The recruits undertook clandestine intervention at a time when internal ANC resistance had been crushed. The impact of a device that hurled the words of a banned movement high into the air right under the noses of the secret police was manifold. Coordinated, covert operations such as these served as triumphs for the liberation struggle, sending shockwaves through the regime and boosting the morale of those struggling under apartheid.
The UCU has a rich history of intervention in response to the economic, social and political freedoms of disenfranchised global counterparts. In recent times, UCU solidarity with Palestinians has born fruit via numerous motions and frameworks and John, a lifelong campaigner and academic, speaks of the similarities between the two respective struggles. “Returning to South Africa to teach about Israel Palestine made me particularly aware of the comparisons between the earlier black struggle for liberation against the Apartheid state and the Palestinian struggle for liberation.’ John recalls. ‘In post Apartheid South Africa, full democratic rights exist for all the peoples living there. Similarly, in the land currently contested between Israel and Palestine, it should be possible to find a just and democratic solution for all the people living there, including of course those Palestinians who became refugees in the last century.”
Joy Leman, Katherine Salahi & George Bridges
In 1970, John referred his cousin Katherine Levine (now Katherine Salahi) to Ronnie. A future UCU member and member of the Anti-Apartheid Movement (AAM) from just 14 years old, Katherine flew to Lusaka in January 1971 with fellow recruit Laurence Harris. Posing as a honeymoon couple, for three months they smuggled weapons and ANC guerrillas down to the South African border in support of the ANC’s armed wing Umkhonto we Sizwe (MK). In Katherine’s account of her mission she emphasises the difficulty of maintaining her undercover presence and the masquerade of appearing complicit with a brutal system of racial discrimination and the individuals that sustained it. Remembering one encounter, Katherine recalls that ‘his assumption that we would obviously agree with his vile opinions served to provide me with a sharp daily reminder of the grossness of apartheid, and probably helped to firm my resolve to complete our mission in support of Umkhonto we Sizwe (MK).’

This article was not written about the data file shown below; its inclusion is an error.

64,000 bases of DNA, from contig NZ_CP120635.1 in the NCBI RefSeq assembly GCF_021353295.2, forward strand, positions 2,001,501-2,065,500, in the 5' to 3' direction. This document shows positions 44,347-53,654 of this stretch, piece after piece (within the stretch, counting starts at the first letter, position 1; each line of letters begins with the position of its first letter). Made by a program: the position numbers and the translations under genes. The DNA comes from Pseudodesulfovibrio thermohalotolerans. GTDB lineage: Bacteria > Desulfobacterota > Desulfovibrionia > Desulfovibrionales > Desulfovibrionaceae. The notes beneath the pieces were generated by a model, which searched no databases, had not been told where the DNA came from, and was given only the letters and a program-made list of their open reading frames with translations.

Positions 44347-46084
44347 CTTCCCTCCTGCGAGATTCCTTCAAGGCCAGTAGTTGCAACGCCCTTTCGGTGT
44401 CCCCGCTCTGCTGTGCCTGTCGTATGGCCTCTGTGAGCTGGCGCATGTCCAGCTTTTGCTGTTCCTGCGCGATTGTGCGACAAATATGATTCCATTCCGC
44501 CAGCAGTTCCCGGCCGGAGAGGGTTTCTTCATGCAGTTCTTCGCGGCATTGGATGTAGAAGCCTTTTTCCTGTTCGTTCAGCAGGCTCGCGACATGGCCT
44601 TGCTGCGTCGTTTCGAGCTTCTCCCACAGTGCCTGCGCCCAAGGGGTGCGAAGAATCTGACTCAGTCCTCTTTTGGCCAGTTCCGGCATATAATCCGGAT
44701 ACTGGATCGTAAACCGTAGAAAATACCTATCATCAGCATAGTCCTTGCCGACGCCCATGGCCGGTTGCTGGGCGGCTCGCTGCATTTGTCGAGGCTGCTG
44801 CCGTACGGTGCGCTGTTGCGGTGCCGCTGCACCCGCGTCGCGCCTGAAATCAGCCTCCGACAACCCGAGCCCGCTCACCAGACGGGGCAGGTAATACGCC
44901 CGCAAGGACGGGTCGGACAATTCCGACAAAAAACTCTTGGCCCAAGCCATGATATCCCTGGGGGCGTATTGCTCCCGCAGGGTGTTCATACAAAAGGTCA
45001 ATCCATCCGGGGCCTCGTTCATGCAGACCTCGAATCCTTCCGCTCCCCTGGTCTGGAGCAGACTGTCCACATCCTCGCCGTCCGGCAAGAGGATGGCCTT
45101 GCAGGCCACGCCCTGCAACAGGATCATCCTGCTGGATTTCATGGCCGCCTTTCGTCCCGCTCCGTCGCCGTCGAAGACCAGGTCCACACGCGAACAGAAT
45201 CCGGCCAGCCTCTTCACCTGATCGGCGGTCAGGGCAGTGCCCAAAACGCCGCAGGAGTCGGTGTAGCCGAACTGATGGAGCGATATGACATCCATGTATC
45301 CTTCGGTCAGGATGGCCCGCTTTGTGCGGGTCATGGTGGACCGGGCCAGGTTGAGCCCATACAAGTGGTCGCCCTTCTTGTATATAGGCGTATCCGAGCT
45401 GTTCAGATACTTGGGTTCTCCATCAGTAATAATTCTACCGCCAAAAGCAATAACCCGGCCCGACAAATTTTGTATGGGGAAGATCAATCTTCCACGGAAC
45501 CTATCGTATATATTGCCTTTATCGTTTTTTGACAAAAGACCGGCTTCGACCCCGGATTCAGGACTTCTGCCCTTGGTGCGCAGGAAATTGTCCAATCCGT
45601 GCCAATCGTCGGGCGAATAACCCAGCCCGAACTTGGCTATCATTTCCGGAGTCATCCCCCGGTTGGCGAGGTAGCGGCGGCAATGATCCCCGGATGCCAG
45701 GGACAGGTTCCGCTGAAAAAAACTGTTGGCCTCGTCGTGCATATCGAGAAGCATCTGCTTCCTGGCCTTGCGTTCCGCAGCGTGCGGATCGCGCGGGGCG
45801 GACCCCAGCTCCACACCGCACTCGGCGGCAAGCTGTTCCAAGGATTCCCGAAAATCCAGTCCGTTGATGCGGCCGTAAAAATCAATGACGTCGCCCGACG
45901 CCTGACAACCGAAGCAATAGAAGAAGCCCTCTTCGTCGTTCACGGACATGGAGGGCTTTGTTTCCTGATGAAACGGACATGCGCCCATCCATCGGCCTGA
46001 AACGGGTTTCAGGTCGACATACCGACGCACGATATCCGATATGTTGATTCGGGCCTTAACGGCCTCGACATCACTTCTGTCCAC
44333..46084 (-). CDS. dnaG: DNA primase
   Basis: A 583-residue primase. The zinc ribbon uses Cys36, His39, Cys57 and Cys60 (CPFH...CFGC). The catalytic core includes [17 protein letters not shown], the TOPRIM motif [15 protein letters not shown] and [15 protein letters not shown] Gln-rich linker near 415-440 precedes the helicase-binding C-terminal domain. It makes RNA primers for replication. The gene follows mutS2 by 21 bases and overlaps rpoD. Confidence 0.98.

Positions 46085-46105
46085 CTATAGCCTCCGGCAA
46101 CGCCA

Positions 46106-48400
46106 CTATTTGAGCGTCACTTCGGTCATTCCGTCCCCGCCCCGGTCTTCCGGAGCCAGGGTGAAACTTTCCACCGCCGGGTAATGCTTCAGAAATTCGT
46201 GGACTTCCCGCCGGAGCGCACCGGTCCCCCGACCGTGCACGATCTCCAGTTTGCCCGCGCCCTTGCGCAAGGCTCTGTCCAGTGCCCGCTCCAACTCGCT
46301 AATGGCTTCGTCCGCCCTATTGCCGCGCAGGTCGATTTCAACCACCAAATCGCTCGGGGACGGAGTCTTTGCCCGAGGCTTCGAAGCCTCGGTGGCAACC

A multitude of women and men signed up, idealists and internationalists from all walks of life eager to lend an extra pair of hands to keep the message of freedom burning bright. In 1973 Joy Leman, ATTI and NATFHE member, was tasked with the transportation, printing and distribution of ANC leaflets. Alongside fellow recruit John O’Malley, Joy garnered the raw materials inside South Africa – a second hand Gestetner duplicator, reams of paper, ink, stencils, latex gloves, envelopes and a portable typewriter – and established a printing press hidden from the regime within the walls of their hotel room.
Past NATFHE member Ted Parker, deployed ‘leaflet bombs’, propaganda banners in strategic city locations with one such banner dramatically unfurling from the very top of the City Treasurer’s Department in Johannesburg. As Ted recalls, ‘one of the most prominent buildings in town.’ It is important to note that none of the recruits wish to overstate their role in a struggle in which many gave their lives. But these stories offer a timely and inspiring reminder that we all have an ability to shape a better and more just world. George Bridges, past NATFHE member and the first recruiter located by Ronnie, used his position as YCL London district secretary to draft in fellow comrades to the operation. ‘It seemed like nothing when you saw the gallows ropes, the solitary confinement cells, the memorial to thousands of MK soldiers and the obscene activities of the apartheid regime,’ says George, presenting a common thread that binds together each of the recruits’ individual stories.
‘However on reflection I feel proud that our relatively small organisation of idealistic young people, none of whom refused to volunteer, played an important part in the downfall of apartheid. Our slogan was always ‘One Race; the Human Race.’
In our latest video featuring UCU General Secretary Sally Hunt, Sally highlights the anti-apartheid work of UCU’s predecessor unions and outlines the UCU’s support for London Recruits.